ÒI would like to have you come here if it was not for a set of rowdish men called soldiers and wearing soldiersÕ uniformsÓ


Camp Parole VA

[Friday,] August 7, 1863


Dear Clara,


I have received 2 letters from you this week and you donÕt know how glad I was when I got your picture.  I think you are a great deal flesher than what you was when I came away from home.  I think you look as well as ever I saw you looking, only you look sad and dispirited about something.  I am sorry to hear of Jim HarperÕs death, as I always am to hear of any old acquaintance.  But such things must occur.


You say you canÕt see who told me of your living upstairs and in one room.  There was nobody told me of it.  I was reading in your letter that you went downstairs after you had your work done and sat on the steps looking for me, for you expected me coming home.  You see, I thought you was living downstairs, so you see I guessed the rest.  That is the way I came to know of it.


If the soldiers donÕt fall in love with your picture, I have already fallen in love with the original some years ago, and I find that looking over the past that love has not been cooled a might.


I donÕt think George will have to come here for they are discharging all subjects of that kind here now.  We have not been paid off yet and wonÕt be now in a week or two, for the Paymasters have gone to the Regiment to pay them off and we will not be paid off until he comes back.  There is most 4 months pay coming to me now, but I donÕt think we will get but two months now.  There will be 68 dollars coming to me the last of this month.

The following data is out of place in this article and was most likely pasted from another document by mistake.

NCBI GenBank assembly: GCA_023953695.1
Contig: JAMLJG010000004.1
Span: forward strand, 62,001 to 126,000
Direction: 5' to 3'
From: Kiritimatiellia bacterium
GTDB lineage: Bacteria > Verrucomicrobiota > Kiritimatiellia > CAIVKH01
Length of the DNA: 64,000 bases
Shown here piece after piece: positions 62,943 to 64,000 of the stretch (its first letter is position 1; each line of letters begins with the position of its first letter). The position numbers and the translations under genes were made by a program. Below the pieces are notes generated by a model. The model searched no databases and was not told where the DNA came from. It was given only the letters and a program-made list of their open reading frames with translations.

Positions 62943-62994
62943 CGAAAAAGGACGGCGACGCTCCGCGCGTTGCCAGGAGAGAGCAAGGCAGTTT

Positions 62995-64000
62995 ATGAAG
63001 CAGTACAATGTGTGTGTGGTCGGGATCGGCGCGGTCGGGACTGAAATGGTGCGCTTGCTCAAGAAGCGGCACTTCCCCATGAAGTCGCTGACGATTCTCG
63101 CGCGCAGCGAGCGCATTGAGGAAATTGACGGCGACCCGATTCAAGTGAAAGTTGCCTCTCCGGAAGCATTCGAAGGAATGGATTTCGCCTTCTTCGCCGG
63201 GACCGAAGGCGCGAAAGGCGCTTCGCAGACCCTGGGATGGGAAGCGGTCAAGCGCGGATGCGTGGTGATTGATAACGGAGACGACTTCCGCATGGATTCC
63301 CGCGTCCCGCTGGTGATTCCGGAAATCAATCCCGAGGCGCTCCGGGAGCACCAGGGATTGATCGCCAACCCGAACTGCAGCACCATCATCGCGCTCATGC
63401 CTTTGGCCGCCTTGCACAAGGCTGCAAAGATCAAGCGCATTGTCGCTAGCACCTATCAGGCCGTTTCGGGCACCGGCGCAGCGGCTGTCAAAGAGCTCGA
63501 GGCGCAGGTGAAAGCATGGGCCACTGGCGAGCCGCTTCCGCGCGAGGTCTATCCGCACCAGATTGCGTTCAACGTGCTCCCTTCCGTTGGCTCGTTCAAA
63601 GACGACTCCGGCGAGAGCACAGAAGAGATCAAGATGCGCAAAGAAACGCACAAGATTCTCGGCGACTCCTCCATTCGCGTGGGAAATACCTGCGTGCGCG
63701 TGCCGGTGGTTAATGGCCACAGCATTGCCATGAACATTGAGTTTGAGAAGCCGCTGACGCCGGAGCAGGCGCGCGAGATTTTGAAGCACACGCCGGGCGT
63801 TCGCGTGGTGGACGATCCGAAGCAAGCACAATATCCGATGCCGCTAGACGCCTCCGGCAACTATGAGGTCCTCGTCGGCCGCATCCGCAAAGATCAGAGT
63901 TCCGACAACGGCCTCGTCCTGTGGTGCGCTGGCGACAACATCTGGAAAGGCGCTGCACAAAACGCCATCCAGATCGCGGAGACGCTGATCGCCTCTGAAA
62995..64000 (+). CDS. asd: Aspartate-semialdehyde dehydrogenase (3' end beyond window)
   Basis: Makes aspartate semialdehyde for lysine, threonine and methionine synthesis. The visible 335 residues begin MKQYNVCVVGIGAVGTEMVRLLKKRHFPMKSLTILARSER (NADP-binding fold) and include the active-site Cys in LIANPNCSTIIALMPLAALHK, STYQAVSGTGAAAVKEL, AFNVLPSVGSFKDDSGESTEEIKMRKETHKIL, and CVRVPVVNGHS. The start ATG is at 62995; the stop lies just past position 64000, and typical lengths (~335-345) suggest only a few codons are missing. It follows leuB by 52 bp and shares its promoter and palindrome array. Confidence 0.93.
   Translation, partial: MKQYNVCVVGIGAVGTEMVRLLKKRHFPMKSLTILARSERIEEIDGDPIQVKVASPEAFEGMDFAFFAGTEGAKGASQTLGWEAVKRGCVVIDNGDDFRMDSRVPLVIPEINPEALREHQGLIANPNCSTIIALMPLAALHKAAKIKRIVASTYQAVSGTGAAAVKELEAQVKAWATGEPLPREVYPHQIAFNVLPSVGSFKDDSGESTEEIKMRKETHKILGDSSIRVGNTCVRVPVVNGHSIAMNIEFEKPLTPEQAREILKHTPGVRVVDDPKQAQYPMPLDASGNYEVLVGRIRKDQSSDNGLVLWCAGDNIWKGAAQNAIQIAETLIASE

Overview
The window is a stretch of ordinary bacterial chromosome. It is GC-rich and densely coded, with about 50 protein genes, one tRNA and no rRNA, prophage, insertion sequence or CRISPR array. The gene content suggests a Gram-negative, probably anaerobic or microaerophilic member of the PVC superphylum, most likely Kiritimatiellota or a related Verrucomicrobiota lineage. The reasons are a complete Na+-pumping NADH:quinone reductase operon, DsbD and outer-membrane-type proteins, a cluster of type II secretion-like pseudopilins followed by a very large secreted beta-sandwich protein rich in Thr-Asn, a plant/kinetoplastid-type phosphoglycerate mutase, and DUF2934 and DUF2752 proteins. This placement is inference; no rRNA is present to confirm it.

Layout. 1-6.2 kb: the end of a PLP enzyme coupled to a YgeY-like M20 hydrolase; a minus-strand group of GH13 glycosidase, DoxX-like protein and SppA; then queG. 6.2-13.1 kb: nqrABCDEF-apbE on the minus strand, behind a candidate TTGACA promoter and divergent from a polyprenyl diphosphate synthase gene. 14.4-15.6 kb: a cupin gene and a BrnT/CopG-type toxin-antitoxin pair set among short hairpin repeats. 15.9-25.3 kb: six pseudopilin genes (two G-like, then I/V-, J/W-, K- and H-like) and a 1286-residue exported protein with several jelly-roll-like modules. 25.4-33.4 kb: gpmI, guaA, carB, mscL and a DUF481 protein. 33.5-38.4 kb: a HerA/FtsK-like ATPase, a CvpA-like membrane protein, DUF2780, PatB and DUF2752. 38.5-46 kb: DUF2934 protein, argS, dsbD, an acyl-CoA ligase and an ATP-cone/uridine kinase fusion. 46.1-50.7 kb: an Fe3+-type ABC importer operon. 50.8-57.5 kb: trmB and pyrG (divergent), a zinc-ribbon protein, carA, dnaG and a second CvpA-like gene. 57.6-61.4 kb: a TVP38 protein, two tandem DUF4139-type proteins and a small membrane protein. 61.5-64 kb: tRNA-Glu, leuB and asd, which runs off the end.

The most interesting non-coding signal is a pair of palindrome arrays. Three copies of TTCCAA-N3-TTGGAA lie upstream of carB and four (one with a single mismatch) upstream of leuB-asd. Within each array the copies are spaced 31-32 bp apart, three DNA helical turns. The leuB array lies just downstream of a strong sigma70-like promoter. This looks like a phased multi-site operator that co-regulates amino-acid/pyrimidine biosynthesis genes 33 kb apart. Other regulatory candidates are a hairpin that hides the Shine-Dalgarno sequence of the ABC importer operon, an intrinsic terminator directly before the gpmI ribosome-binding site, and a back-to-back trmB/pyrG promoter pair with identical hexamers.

There is a great deal of talk here that we will be exchanged in a short time, but it may be a month yet.  You must direct your letters now to Camp Parole Near Alexandria Virginia.  We have got into a better camp all to ourselves, and it is called Camp Parole.  I would like to have you come here if it was not for a set of rowdish men called soldiers and wearing soldiersÕ uniforms, who stand ready to blackguard every woman who comes into Camp.  This is one of the reasons I have not sent for you, and not a decent place for you to stay is another reason.  But keep up courage, dear Clara.  I feel that we will soon meet again somehow or other.  Everybody seems to think this war will soon be over with now, and I hope it. 


There is not any news to write so I think I will close.  I would of wrote before if I had postage stamps.  I canÕt get any.  Give my love to all and take good care of yourself and keep improving the same as you have done.  God bless and protect you.


From your husband with love,

Peter L. Dumont